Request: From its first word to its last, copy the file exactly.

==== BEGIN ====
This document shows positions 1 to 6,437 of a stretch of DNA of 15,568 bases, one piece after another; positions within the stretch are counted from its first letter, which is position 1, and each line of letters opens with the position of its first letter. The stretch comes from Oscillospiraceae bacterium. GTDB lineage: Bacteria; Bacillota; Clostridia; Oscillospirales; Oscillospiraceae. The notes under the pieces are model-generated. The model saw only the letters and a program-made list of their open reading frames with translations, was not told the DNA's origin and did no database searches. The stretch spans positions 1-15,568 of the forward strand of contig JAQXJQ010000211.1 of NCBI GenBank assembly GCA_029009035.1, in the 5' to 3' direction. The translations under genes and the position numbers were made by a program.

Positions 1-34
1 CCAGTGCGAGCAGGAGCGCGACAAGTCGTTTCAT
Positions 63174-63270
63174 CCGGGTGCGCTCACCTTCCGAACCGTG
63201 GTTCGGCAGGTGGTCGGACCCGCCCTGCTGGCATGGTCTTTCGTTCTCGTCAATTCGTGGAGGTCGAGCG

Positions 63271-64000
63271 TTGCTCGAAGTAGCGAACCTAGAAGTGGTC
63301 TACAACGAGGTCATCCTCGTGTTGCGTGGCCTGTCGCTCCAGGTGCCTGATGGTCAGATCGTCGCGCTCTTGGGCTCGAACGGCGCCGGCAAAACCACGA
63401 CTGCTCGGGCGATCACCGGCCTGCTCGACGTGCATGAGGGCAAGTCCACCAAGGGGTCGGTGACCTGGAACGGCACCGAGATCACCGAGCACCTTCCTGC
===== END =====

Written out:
This document shows positions 1 to 6,437 of a stretch of DNA of 15,568 bases, one piece after another; positions within the stretch are counted from its first letter, which is position 1, and each line of letters opens with the position of its first letter. The stretch comes from Oscillospiraceae bacterium. GTDB lineage: Bacteria; Bacillota; Clostridia; Oscillospirales; Oscillospiraceae. The notes under the pieces are model-generated. The model saw only the letters and a program-made list of their open reading frames with translations, was not told the DNA's origin and did no database searches. The stretch spans positions 1-15,568 of the forward strand of contig JAQXJQ010000211.1 of NCBI GenBank assembly GCA_029009035.1, in the 5' to 3' direction. The translations under genes and the position numbers were made by a program.

Positions 1-34
1 CCAGTGCGAGCAGGAGCGCGACAAGTCGTTTCAT
Positions 63174-63270
63174 CCGGGTGCGCTCACCTTCCGAACCGTG
63201 GTTCGGCAGGTGGTCGGACCCGCCCTGCTGGCATGGTCTTTCGTTCTCGTCAATTCGTGGAGGTCGAGCG

Positions 63271-64000
63271 TTGCTCGAAGTAGCGAACCTAGAAGTGGTC
63301 TACAACGAGGTCATCCTCGTGTTGCGTGGCCTGTCGCTCCAGGTGCCTGATGGTCAGATCGTCGCGCTCTTGGGCTCGAACGGCGCCGGCAAAACCACGA
63401 CTGCTCGGGCGATCACCGGCCTGCTCGACGTGCATGAGGGCAAGTCCACCAAGGGGTCGGTGACCTGGAACGGCACCGAGATCACCGAGCACCTTCCTGC